Blog entry by Arif Khwaja

Anyone in the world

There is a great review of the Iranian model of living kidney transplantation by Mitra Mahdavi-Mazdeh in this months Kidney International. The process of unrelated transplantation is described in some detail but in essence involves a kind of regulated negotiation between donor and recipient at a patient 'kidney-foundation' clinic. Once a patient has been deemed suitable for a transplant the foundation provides a space for a negotiation between donor and recipient - this is a pure financial transaction and as in all such transactions there is hard negotiation over the price. Once the transplant goes ahead the government provides 1 years of medical insurance plus $900 USD to the donor. The recipient is covered for life for the cost of immunosuppressive drugs (a benefit not yet afforded to Medicare patients in the USA). There is no doubt that the donors were poorer and of lower socio-economic status than the recipients. Whilst many may feel uneasy about the ethics of the process its worth considering the following:

i) The program has delivered transplantation successfully to huge numbers of patients who previously would have been condemned to a life on dialysis. Without such a system patients would have quite simply died - there was no deceased donor program in Iran for many years. For those of us sitting in the luxury of our ivory towers its easy to get queasy about ethics.. for patients such transactions are quite literally a matter of life and death. The Iranian government is currently piloting a 'fixed-price' model which may perhaps remove some of the stress related to the transaction.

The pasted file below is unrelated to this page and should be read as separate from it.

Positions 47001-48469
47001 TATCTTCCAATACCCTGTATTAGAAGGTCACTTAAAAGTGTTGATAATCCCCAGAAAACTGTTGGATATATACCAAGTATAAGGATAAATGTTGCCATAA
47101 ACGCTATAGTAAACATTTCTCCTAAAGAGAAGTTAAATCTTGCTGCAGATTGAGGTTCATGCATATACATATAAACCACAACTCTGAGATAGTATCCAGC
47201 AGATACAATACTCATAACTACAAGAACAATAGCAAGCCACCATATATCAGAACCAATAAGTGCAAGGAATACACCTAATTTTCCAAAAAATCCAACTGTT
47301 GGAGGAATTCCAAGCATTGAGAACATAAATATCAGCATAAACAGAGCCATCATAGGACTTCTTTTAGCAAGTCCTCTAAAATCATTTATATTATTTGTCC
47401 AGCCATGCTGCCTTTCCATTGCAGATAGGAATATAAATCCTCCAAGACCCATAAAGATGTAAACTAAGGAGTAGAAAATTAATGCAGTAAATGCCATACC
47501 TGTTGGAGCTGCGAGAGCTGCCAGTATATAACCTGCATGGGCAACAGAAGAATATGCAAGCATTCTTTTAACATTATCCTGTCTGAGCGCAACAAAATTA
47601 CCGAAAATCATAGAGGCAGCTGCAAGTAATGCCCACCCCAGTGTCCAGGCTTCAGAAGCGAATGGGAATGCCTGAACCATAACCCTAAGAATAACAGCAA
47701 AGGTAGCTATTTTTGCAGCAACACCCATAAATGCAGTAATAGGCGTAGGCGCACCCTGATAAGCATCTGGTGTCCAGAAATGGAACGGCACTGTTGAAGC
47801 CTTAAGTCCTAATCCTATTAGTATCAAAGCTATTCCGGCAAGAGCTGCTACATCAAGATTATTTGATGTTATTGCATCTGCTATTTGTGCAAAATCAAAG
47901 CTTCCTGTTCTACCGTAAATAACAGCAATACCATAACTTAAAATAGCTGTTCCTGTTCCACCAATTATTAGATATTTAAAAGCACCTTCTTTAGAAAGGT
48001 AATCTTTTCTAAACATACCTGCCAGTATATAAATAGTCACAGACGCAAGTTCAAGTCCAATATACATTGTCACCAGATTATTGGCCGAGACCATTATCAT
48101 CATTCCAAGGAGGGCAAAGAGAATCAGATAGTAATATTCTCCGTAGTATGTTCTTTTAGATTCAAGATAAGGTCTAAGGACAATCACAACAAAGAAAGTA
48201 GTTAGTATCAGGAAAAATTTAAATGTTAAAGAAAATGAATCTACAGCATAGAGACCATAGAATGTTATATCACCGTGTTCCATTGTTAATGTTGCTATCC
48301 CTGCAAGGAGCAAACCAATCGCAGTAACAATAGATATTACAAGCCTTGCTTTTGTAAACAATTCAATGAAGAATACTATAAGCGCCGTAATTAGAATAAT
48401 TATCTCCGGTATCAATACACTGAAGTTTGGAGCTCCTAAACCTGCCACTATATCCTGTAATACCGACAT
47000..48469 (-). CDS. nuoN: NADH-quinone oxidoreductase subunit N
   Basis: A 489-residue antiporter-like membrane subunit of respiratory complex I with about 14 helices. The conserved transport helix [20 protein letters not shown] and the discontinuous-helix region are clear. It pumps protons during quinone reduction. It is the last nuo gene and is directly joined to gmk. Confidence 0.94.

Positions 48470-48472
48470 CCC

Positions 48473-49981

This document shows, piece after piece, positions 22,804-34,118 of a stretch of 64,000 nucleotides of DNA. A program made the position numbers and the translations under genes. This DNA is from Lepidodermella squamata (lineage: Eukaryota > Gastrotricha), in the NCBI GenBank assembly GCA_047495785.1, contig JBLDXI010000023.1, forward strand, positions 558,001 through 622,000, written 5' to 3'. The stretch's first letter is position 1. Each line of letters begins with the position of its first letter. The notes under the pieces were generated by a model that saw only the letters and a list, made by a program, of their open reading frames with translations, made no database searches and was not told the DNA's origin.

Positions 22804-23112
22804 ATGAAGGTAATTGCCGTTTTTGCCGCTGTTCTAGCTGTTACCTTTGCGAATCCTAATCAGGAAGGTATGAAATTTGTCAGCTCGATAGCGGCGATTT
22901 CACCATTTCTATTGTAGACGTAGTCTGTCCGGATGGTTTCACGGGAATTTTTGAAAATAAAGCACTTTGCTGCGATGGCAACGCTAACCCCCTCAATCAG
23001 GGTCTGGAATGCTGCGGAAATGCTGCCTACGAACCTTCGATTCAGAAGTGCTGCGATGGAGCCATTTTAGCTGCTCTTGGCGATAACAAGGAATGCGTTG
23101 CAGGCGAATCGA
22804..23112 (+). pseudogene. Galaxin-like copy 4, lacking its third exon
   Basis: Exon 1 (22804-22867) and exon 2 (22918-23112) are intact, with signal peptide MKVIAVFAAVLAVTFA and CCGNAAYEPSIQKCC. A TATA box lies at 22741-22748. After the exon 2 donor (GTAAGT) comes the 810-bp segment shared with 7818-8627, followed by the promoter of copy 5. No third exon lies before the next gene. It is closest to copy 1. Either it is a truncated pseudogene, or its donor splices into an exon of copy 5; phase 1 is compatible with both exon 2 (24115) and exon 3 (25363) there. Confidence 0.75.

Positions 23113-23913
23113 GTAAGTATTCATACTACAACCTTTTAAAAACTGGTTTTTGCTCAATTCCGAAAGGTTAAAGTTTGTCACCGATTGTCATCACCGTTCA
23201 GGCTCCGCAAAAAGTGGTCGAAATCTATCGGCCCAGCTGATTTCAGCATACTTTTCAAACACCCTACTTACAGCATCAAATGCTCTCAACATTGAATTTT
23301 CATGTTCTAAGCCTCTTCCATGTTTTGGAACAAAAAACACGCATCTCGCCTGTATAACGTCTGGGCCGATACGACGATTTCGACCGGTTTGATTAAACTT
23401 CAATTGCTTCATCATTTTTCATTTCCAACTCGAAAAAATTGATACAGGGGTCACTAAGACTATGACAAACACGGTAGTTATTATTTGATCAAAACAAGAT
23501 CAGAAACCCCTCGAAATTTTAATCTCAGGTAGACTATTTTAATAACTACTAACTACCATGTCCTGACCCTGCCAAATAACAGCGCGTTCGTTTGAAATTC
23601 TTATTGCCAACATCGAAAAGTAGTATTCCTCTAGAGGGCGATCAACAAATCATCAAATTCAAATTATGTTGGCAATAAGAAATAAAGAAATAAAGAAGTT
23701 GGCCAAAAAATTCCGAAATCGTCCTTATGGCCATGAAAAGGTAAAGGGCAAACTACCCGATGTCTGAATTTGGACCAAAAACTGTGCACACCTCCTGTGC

ii) the success of the live transplant program has been absolutely instrumental in developing a blossoming brain death donation (BDD) program - whilst change in legislation was the catalyst for the growth in the BDD program,  without the development of a successful live program with associated clinical expertise and infrastructure it is unlikely that the political establishment would have supported the initiation of BDD program.

iii) Disappointingly the live-related transplantation rate has remained relatively low and static over the last 10 years - perhaps confirming the impression that wealthier families would rather buy kidneys form poorer donors rather than 'gift' a kidney to a family member

iv) the Iranian experience is not only important to Iran but crucially provides a template to develop an active, high quality program in other emerging countries as well as in Islamic societies where kidney transplantation rates are often disappointingly low. What works in the USA and Europe often doesn't work in Africa, Asia or the Middle East. What Professor Mahdavi-Mazdeh has shown is that countries need to think outside the 'western paradigm' of transplantation and develop their own 'local' solutions to transplantation. 

v) Critical to the success of the Iranian program is the way clinical leaders engaged with politicians, religious organisations and wider society - irrespective of where we live this is something we can all learn from

vi) In an accompanying commentary, Francis Delmonico from Harvard University, Boston rightly points out that there is no long term outcome data on the donors from Iran.  Furthermore Delmonico states that donors tend to be 'poor, hapless, jobless and largely destitute' and argues that 'the exploitation of the poor that has enabled most Iranian kidney transplantations'. For Delmonico the fundamental unethical aspect of the process is the 'victimisation of the poor'. 

This may well be true and the concerns raised are valid but we need to remember that in many societies ESRD is an immediate death sentence. There is a more than a hint of 'academic imperialism' here - Delmonico does not have to look far to find evidence of 'victimisation of the poor' in healthcare - an astonishing 16% of Americans have no health insurance with catastrophic consequences - public health experts from Harvard estimating that this results in nearly 45,000 extra deaths per year. Now that really is 'fundamentally unethical'......

 

References

 

1. The Iranian model of living renal transplantation. Mahdavi-Mazdeh M. Kidney Int 82: 627-634; advance online publication, June 6, 2012; doi:10.1038/ki.2012.219

2. The Alternative Iranian model of living renal transplantation. Francis L Delmonico. Kidney Int 82: 625-626; doi:10.1038/ki.2012.247

3. Health Insurance and Mortality in US Adults. Wilper Ap et al. Am J Public Health. 2009 December; 99(12): 2289–2295.

[ Modified: Thursday, 1 January 1970, 1:00 AM ]